So we did. The rules became this. Read quietly to yourself for ten full minutes (an eternity in today’s non-screen-related attention span) and then take turns telling each other what we read.

 

“It’ll be like getting to read three books at once,” declared my 13-year-old nephew.

 

I learned all about a boy who saves his Florida school from a sinkhole and a babysitter so mean she’s almost worthy of a hit squad. When it was my turn, I gingerly danced around the subject of “Wild” – skipping the heroin-addicted protagonist’s casual sex drive and settling on “a girl who bravely hikes through California and Oregon even though her boots make her feet bleed.”

 

I was sure it was a one-time event: this book club/slumber party with Auntie Mermaid. Perhaps an attempt to stave off another visit to look for manatees or mermaids. They’d never stick to ready, I thought.  Afterall – devoted Other Mother that I am, I know that kids in Marina’s age group typically spend 6 hours a day in front of screens, not books. For Raiden’s age group it’s even worse – 9 hours of screen time a day.

 

The next weekend I got to drop in on them again, this time when my sister had rented a condo near St. Augustine. There were walks on the beach, turtles to point out, sofas to bounce on and a prized new DVD of “Frozen” to distract them. But guess what? They wanted another session of book club.

I remember when sassy was a bad word, as in “don’t you sass me young lady, I’m your mother.” It was only as an adult that “sassy” became a positive label – overused and cliché when used to describe Southern women – but still largely self-applied in a you-go-girl kind of way.

So when I heard of Facebook C.O.O. Sheryl Sandberg’s campaign to ban the word bossy I was conflicted. I agree with the premise of her much denounced book – I’m not happy unless I’m leaning in. Any former almost-Olympian knows that lean in is a synonym for compete. With all you’ve got.

So I wanted to get on board with Sandberg’s clever, intentionally oversimplified plot to encourage young girls to lead. As the ban bossy website points out, between elementary and high school, girls’ self-esteem drops 3.5 times more than boys and they’re less likely to want to lead, even as adults. Ban Bossy is an ingenious PR campaign that keeps Sandberg’s feminist platform in the limelight and brings an important issue some warranted attention.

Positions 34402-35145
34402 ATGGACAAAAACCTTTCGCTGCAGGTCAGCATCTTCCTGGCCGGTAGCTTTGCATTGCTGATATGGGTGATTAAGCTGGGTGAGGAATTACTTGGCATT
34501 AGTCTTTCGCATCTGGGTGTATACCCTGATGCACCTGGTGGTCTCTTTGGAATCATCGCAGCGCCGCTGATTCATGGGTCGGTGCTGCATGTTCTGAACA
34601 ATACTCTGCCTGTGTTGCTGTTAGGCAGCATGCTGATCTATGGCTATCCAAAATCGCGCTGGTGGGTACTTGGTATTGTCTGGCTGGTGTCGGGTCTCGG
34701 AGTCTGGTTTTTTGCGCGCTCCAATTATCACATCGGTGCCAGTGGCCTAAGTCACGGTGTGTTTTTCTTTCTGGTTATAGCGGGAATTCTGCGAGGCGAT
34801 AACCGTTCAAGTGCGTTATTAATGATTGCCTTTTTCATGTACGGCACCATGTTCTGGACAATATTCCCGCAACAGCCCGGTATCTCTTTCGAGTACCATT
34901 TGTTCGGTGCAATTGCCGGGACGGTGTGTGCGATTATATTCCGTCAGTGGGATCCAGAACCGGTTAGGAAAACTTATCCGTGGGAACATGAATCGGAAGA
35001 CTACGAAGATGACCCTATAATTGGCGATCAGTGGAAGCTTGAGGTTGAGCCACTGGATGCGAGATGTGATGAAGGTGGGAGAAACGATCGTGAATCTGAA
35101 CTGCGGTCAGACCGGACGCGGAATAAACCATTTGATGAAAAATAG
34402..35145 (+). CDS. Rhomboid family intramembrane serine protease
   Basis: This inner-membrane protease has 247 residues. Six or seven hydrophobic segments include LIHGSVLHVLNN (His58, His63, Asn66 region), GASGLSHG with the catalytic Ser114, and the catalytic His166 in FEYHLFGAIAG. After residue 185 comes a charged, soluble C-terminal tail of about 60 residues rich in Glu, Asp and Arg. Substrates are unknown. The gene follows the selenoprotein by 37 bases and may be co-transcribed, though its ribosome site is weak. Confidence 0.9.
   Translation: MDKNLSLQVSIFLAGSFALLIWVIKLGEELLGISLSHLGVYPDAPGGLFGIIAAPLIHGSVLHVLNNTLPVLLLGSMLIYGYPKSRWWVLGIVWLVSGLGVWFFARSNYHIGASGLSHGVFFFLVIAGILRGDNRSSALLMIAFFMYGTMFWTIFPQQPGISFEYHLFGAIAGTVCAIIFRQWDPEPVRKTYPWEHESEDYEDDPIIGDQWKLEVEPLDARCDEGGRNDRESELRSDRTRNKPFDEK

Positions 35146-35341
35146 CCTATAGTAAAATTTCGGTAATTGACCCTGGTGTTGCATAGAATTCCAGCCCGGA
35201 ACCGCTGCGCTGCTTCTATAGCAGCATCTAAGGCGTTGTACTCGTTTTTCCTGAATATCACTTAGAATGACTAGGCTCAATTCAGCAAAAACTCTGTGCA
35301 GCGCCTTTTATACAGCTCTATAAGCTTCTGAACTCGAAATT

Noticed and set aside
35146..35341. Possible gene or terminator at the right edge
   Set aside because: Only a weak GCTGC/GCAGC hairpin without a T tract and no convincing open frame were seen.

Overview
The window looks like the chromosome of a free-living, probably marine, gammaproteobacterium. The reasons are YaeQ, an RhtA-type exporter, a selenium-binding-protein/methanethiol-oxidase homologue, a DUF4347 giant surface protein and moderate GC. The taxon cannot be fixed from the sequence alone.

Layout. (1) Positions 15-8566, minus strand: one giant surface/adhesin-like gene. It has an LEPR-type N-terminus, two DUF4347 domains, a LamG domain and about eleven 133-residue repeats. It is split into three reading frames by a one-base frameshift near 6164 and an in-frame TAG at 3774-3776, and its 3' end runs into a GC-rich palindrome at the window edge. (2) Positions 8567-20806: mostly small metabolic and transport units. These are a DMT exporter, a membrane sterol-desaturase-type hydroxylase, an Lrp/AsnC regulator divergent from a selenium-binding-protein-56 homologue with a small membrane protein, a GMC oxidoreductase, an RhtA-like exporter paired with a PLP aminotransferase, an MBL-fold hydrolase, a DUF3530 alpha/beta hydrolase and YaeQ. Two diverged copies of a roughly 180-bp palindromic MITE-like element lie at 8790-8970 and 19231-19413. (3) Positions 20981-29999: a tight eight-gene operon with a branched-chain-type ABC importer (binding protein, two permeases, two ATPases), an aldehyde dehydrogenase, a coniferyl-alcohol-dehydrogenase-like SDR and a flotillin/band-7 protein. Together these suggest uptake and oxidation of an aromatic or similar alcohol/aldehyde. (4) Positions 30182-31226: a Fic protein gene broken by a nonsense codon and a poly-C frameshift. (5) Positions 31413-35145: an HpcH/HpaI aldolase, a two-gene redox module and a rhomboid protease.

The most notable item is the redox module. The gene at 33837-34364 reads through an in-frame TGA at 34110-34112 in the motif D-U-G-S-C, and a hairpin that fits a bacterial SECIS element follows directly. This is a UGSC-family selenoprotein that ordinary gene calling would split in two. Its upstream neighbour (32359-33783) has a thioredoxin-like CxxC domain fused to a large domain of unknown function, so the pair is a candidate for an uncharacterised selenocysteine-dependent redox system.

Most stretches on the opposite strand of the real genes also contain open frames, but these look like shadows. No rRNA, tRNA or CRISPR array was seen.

But I’m also a writer. We celebrate words, particularly those rich in nuance and connotation. Banning a word is as knee-jerk unthinkable to writers as burning a book. And I’m terrible at keeping up with political correctness. My nieces had to remind me for years that “stupid” is on the does-not-fly-anymore list. I get that kids can be cruel and hearing a bratty sub-teen turn the word stupid into a sibilant, drawn out insult makes me cringe. But so does substituting “ill-conceived” or “misguided” when I find myself describing things that are just plain stupid.

IMG_20140321_191003

I was still trying to find my inner Beyoncé or Jane Lynch (check out their video supporting the bossy ban) when I happened to meet two Thunderbirds at an airshow in Florida this weekend. Major Caroline Jensen is the fourth female pilot to fly with the Air Force’s premier flight team. And Tech Sgt Amanda Geray is the first female line chief in the team’s 61-year history.

Maj. Carolina Jensen

Maj. Caroline Jensen

 

Tech. Sgt. Amanda Geray

Tech. Sgt. Amanda Geray

 

 

 

 

 

 

 

 

 

 

Perhaps it was because we were at an official reception and they were in full Air Force role model mode but neither of these two accomplished young women had heard of the Ban Bossy campaign.

“Ban the actual word bossy?” 30-year-old Geray asked. “You’ve go to be kidding. I am the boss. Just ask any of the mechanics on my line.” Maybe it’s because she was born and raised in North Pole, Alaska (for real, check out her bio) but Geray is utterly confident that her skills prove her equality. She’s proud to have been the girl in high school shop class, the girl who fixed cars, the girl who could hold her own.

Pilot Jensen had to think about it for a second. “The thing is, I’ve worked my whole life to be the boss. I love being called bossy. It’s how I got here. I wouldn’t want to be called anything else.”

That’s when it hit me. I’m no gender-barrier-breaking Thunderbird but I do direct mostly-male film crews. In corporate shoots overseas, I’ve been ignored by grips and gaffers who assumed that my husband was the boss. And I’ve enjoyed setting them straight – I’m not going to lie. When a crew in Latin American bought me a baseball cap that said “Director” – just so it was clear they knew who the jefé was – I laughed and said I wanted one that said “Dictator.” Just ask my younger sister. Deep down I’m bossy and proud of it.

What I realized when I heard the Thunderbirds say the same thing, in their own way, is that when you own a word, even celebrate it, you erase any derogatory intent.  Sassy, Gay, Feminist, Bossy whatever – if you appropriate the label you define it for yourself. Girls don’t need to be protected from words that might hurt their feelings. They need bossy role models and bigger dictionaries.